My brothers, you must quench the thirst of all lives.  You must try to heal the sufferings of the world.  This is the mercy and compassion of all the universes, the wealth that has been given to mankind, and we who have faith must strive to offer it to all.  We should not carry a sword in our hands; we should hold patience in our hearts.  We should not arm ourselves with guns; we should be armed with contentment.  We should not put our trust in battles; we should have trust in God.  We should not cling to the world; we should cling to the praise of God.  These are the true weapons of Islam…




The Prophet had no warlike qualities.  He had only the qualities of patience, contentment, trust in God, and praise of God.  If those qualities are reestablished in each heart, if they flourish and grow there, then Islam will become a vast, protective canopy for the world.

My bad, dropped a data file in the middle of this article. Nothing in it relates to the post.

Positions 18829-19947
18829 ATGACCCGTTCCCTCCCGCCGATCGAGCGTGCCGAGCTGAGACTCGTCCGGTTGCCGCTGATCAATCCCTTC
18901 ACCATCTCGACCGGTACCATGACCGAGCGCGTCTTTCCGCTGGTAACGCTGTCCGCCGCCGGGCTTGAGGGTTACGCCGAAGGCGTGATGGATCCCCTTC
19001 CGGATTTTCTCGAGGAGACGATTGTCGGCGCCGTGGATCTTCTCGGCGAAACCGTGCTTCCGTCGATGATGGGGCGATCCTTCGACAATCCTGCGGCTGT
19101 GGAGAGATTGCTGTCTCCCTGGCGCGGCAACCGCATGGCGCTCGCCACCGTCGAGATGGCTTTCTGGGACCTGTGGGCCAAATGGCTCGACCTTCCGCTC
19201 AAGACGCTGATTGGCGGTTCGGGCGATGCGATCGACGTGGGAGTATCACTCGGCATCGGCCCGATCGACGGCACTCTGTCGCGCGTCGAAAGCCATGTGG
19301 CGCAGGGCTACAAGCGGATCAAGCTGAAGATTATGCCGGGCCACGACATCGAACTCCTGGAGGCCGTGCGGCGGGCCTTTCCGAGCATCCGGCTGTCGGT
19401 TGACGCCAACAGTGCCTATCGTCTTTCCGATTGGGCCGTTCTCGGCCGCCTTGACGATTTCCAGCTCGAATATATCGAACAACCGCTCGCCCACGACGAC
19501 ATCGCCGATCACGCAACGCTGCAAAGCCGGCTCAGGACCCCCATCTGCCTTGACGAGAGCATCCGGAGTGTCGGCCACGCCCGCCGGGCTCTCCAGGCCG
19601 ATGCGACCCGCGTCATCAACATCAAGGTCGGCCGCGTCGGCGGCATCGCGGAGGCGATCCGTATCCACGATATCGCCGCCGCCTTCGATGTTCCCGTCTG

If everyone in the community of Islam understood this and tried to establish peace, tolerance, and patience, that alone would bring peace to the world.  The weapons of peace and tranquility will grant us victory no matter what enmity, what hostility, threatens us.  We must realize this, my brothers in Islam.  If we do, we will triumph in all three worlds, in the primal beginning, this world, and the hereafter.

In the name of Allah and His Messenger, I beg you to forgive me if anything I have said is wrong.  Please forgive me if I have made any mistakes.  I am only telling you what came to my heart.  I am only telling you what I understand in my innermost heart…




from the book